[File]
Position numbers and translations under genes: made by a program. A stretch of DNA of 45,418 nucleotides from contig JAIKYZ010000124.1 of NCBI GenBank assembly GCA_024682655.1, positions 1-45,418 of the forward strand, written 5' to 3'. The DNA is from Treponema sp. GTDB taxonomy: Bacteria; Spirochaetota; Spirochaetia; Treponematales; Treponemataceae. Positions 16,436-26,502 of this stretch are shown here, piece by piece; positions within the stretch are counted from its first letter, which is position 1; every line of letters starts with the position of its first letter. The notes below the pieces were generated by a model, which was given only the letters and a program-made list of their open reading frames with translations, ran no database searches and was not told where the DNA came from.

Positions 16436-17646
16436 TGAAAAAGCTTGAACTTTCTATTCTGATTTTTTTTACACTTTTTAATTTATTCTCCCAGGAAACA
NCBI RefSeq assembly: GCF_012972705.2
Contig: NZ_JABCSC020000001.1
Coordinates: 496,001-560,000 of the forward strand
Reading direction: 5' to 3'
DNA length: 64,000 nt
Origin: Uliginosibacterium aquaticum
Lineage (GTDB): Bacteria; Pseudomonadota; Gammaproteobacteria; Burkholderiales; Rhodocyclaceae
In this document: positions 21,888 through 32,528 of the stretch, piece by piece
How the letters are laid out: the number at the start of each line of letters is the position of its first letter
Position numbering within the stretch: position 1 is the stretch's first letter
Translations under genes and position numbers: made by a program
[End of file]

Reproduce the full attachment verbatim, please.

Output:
Position numbers and translations under genes: made by a program. A stretch of DNA of 45,418 nucleotides from contig JAIKYZ010000124.1 of NCBI GenBank assembly GCA_024682655.1, positions 1-45,418 of the forward strand, written 5' to 3'. The DNA is from Treponema sp. GTDB taxonomy: Bacteria; Spirochaetota; Spirochaetia; Treponematales; Treponemataceae. Positions 16,436-26,502 of this stretch are shown here, piece by piece; positions within the stretch are counted from its first letter, which is position 1; every line of letters starts with the position of its first letter. The notes below the pieces were generated by a model, which was given only the letters and a program-made list of their open reading frames with translations, ran no database searches and was not told where the DNA came from.

Positions 16436-17646
16436 TGAAAAAGCTTGAACTTTCTATTCTGATTTTTTTTACACTTTTTAATTTATTCTCCCAGGAAACA
NCBI RefSeq assembly: GCF_012972705.2
Contig: NZ_JABCSC020000001.1
Coordinates: 496,001-560,000 of the forward strand
Reading direction: 5' to 3'
DNA length: 64,000 nt
Origin: Uliginosibacterium aquaticum
Lineage (GTDB): Bacteria; Pseudomonadota; Gammaproteobacteria; Burkholderiales; Rhodocyclaceae
In this document: positions 21,888 through 32,528 of the stretch, piece by piece
How the letters are laid out: the number at the start of each line of letters is the position of its first letter
Position numbering within the stretch: position 1 is the stretch's first letter
Translations under genes and position numbers: made by a program